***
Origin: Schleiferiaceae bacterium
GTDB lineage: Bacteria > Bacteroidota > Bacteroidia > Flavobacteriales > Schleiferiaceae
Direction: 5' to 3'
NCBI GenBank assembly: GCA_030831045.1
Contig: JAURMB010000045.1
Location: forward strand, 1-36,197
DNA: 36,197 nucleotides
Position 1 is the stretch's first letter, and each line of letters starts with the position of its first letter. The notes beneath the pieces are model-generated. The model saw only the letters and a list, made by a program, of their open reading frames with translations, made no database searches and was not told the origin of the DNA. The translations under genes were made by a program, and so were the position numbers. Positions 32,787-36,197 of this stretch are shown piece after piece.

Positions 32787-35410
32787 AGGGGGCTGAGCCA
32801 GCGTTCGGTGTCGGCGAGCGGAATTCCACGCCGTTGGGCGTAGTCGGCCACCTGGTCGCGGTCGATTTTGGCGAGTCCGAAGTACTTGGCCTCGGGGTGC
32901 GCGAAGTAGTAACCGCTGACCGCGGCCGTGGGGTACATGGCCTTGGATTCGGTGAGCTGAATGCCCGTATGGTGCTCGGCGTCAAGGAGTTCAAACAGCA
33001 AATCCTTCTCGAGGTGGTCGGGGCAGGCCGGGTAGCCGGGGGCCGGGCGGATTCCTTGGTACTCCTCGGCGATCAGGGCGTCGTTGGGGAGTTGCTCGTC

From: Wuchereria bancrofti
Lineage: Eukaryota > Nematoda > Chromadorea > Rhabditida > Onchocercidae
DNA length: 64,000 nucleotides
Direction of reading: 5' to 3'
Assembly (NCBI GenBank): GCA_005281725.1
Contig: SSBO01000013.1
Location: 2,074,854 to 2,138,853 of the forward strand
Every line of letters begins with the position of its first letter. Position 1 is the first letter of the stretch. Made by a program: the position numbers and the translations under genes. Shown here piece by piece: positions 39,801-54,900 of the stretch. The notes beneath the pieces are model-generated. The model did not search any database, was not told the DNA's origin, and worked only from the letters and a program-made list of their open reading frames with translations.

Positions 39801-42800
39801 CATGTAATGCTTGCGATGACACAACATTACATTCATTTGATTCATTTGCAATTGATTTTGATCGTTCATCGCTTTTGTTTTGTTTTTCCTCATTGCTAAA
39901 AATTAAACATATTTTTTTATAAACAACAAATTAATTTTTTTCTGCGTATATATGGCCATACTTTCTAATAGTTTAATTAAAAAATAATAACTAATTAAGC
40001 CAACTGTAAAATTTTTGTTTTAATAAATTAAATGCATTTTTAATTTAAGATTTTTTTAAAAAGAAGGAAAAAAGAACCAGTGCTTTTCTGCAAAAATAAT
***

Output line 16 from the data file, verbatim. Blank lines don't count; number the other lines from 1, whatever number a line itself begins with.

DNA length: 64,000 nucleotides